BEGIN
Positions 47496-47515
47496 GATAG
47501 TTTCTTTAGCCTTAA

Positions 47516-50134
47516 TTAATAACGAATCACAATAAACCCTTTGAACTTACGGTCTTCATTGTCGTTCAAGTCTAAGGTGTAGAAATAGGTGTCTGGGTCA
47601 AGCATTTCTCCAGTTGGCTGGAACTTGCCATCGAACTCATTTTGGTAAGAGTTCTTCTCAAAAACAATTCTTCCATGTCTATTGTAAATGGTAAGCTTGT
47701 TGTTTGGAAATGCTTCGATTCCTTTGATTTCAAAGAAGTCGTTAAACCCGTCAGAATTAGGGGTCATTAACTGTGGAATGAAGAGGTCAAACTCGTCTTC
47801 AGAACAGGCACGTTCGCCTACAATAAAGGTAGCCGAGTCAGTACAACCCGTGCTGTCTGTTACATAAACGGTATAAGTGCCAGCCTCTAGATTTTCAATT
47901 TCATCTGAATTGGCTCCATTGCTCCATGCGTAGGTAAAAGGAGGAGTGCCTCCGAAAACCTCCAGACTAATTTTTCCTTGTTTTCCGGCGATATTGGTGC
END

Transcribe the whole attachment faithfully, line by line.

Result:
Positions 47496-47515
47496 GATAG
47501 TTTCTTTAGCCTTAA

Positions 47516-50134
47516 TTAATAACGAATCACAATAAACCCTTTGAACTTACGGTCTTCATTGTCGTTCAAGTCTAAGGTGTAGAAATAGGTGTCTGGGTCA
47601 AGCATTTCTCCAGTTGGCTGGAACTTGCCATCGAACTCATTTTGGTAAGAGTTCTTCTCAAAAACAATTCTTCCATGTCTATTGTAAATGGTAAGCTTGT
47701 TGTTTGGAAATGCTTCGATTCCTTTGATTTCAAAGAAGTCGTTAAACCCGTCAGAATTAGGGGTCATTAACTGTGGAATGAAGAGGTCAAACTCGTCTTC
47801 AGAACAGGCACGTTCGCCTACAATAAAGGTAGCCGAGTCAGTACAACCCGTGCTGTCTGTTACATAAACGGTATAAGTGCCAGCCTCTAGATTTTCAATT
47901 TCATCTGAATTGGCTCCATTGCTCCATGCGTAGGTAAAAGGAGGAGTGCCTCCGAAAACCTCCAGACTAATTTTTCCTTGTTTTCCGGCGATATTGGTGC